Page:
Our gratification in reading this address was a little marred, however, by the fact that the speaker deemed it expedient to turn aside from so sacred a subject, and aim a needless blow at servants of Christ, who, had they been present on the occasion, would have "sat under his shadow with delight, while his fruit would have been pleasant to their taste." ''I think," he says, "we shall all be agreed that assurance is not holiness. This seems so obvious that you may wonder at my thinking it worth the while to make the statement. But for the last few years I have been convinced that in many modern writings the two things are frequently confounded." He then refers to the following sentence found in DIVINE LIFE, as containing "a remarkable confirmation of this opinion." The sentence is this: "As early as the year 1743 the wife of President Edwards, a very eminent lady, sought and obtained what was then called 'the full assurance of faith,' what the Methodists called entire sanctification, perfect love, &c., and what is now called the rest of faith, higher life, holiness." We seriously question whether Canon Hoare is not the only reader of the article from which that sentence is cited who had the remotest apprehension that in it assurance and holiness were confounded. In that article, holiness, as he has defined it, is, in fact and form, spoken of as the cause of "full assurance of faith," and the latter as the result of the former. In the expression, "full assurance of faith," as representing the experience referred to, assurance was never, before the confusion took form in the mind of Canon Hoare, understood as confounded with holiness. So with all terms referred to. In Heb. xii. 14, we are required to "follow holiness," and in chapter vi. 11, we are exhorted to "have the same diligence (Alvord) with regard to the full assurance of hope." Does Paul here confound assurance and holiness, or set them before us as two separate things to be pursued at different times? By no means. In one case he speaks of the substance, holiness; and in the other of its necessary result, assurance; and of each as implying the other. So in the writings referred to, holiness is presented as the cause or antecedent of assurance, and the latter as the consequent of the former; and they are never, even in appearance, confounded one with the other. We hope that this is the final instance in which, in the elucidation of holiness, the subject will be so far departed from as to make individuals "offenders for a word." One paragraph in this address is so important, that we cite it entire:
"Such holiness as this can only be wrought by the in-dwelling power of the Holy Ghost. Man may imitate man, and may rise to man's standard, but he has no more power to work himself up to the mind and character of God than a sparrow has to work itself into an eagle, or a bramble bush into a vine. It is only by God the Holy Ghost that the character of God can be written upon the mind of man, and hence when we long for holiness we must open our hearts, as it were, for the presence of the Holy Comforter, and plead with Him to come in, and dwell there in full possession. I believe that it is sometimes said, that we are not to pray for the Holy Spirit because He is already given, but surely such an opinion is the result of a low and material view of that sacred and Holy Person. If we were speaking of a past change like the new birth, I can perfectly understand why true believers should not pray for it, inasmuch as they reverently trust that they have long since been born again. Or if we were speaking of some gift which we have earnestly desired, and which we humbly trust has been given to us, I can perfectly understand again why we should leave off praying for it, as the woman of Canaan left off praying for her daughter when she was assured that the Lord had answered her prayer. But if we look on the Holy Spirit not as a thing but as a living, loving Person, one that may come and that may go; one that may dwell within the soul, but one that may be grieved, and driven from his resting place; then surely we must regard Him as one that may be invited, and we must open to Him the doorway of the soul, entreating Him most earnestly to enter in, and reign supreme within the heart."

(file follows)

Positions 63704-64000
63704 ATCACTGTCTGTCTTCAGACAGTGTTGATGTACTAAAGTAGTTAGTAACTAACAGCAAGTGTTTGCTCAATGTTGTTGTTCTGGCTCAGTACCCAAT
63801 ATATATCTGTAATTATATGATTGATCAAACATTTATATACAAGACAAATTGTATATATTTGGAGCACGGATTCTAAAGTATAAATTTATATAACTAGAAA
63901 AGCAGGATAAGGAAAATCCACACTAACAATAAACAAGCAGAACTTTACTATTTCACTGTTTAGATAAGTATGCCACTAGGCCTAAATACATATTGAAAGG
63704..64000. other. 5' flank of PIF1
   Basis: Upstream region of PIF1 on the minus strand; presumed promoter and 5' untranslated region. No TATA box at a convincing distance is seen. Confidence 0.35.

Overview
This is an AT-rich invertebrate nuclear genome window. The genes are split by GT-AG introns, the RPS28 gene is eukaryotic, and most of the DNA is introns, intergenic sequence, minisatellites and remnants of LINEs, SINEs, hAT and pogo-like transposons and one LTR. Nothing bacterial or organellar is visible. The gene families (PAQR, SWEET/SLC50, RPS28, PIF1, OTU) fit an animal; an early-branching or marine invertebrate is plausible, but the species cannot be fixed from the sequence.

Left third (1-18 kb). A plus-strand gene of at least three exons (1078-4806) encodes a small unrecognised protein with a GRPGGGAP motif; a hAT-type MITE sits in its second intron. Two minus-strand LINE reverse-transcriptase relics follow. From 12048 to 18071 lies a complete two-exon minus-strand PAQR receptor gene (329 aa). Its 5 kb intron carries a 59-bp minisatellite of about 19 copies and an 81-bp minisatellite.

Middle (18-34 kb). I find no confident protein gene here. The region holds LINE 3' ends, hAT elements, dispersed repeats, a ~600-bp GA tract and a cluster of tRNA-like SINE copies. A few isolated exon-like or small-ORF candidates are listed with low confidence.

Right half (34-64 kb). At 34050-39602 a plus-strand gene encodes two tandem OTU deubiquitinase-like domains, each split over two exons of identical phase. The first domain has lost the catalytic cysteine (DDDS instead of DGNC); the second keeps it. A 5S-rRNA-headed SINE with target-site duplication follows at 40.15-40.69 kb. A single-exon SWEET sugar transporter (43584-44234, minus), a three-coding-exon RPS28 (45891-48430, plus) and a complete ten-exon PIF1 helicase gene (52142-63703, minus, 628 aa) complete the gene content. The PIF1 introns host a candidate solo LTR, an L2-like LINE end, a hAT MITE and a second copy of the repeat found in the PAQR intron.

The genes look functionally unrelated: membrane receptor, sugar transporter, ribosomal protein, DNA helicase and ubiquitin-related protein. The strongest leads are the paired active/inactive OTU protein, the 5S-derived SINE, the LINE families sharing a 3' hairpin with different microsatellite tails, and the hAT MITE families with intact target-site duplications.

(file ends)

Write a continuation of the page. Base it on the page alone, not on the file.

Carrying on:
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"DR. BARNARDO'S HOMES."
(East End London Juvenile Mission.)
PresidentThe RIGHT HON. THE LORD CAIRNS (Lord High Chancellor Of Great Britain). Vice-PresidentThe RIGHT HON. THE LORD KINNAIRD.
TreasurerWILLIAM FOWLER, EsQ., 33, Cornhill, E.C.
Hon. DirectorT. J. BARNARDO, L.R.C.S. Edin., 18 and 20, Stepney Causeway, London, E. BankersLondon and South-Western Bank (Bow Branch).
Chairman-S. GURNEY SHEPPARD, EsQ., 31, Oxford-street, W.
ANDERSON, ROBERT, EsQ., LL.D., 7, Ken- PATERSON, REV. H. SINCLAIR, M.D., Belgrave sington Gore, S.W. Presbyterian Church.
BILLING, REV. R. C., Vicar of Holy Trinity, PATON, W. T., EsQ., 23, Barnsbury-park, N.
Islington, N. PELHAM, HON T. H, W., 62, Lincoln's-inn-fields,
BROWN, REV. ARCHIBALD G., East London W.C.
Tabernacle, E. PRICE, REV. AUBREY C., Vicar of St. James's,
DOWSON, H. NAIRNE, EsQ., Bridge Dock, Lime- Chapham.
house, E. SANDS, JOHN, EsQ., 50, Old Broad-Street, E.C.
GORDON, JOHN E., EsQ., National Club, W. SMITH, HEYWOOD, EsQ., M.D., 2 portugal-
KINNAIRD, HON. ARTHUR F., 50, South street, Grosvenor-square,
Audley-street, W. TYLER, REV. W., Congreational Church, Mile
NOBLE, COLONEL, C.R.E., Royal Arsenal, Woolwich. End New Town, E.
The Committee of the above Homes earnestly APPEAL FOR FUNDS to enable them to carry on the deeply important work of these valuable Institutions.
Our Publishers still have on hands a large stock of back Volumes of
THE CHILDREN'S TREASURY.
For the Years 1874, 1875, and 1876.
These they are now selling at HALF PRICE, in order to reduce their stock, and we would earnestly recommend our readers to send Twelve Stamps to Messrs. Haughton and Co., 10, Paternoster Row, for a specimen Volume. The books for 1875 and 1876 were published at Tow Shillings each in yellow boards, and at Three Shillings in cloth gilt, but can now be obtained for One shilling and Eighteenpence respectively, post free. The last half-yearly volumes, that is from January to June, 1877, and from July to December, 1877, price Two Shillings each, post free, can also be had from the publishers. The entire year's numbers of the
CHILDREN'S TREASURY for 1877,
Neatly bound in one volume, cloth, is also published at 4s., and cloth gilt, 5s. Each.
These would prove attractive presents for children.
HAUGHTON & CO., 10 PATERNOSTER ROW, LONDON.
An Alethea In Heart REPUBLICATION 2002. For Asa Mahan, and Charles Finney's Complete Works, and hundreds of other holiness works, visit our web site: http://truthinheart.com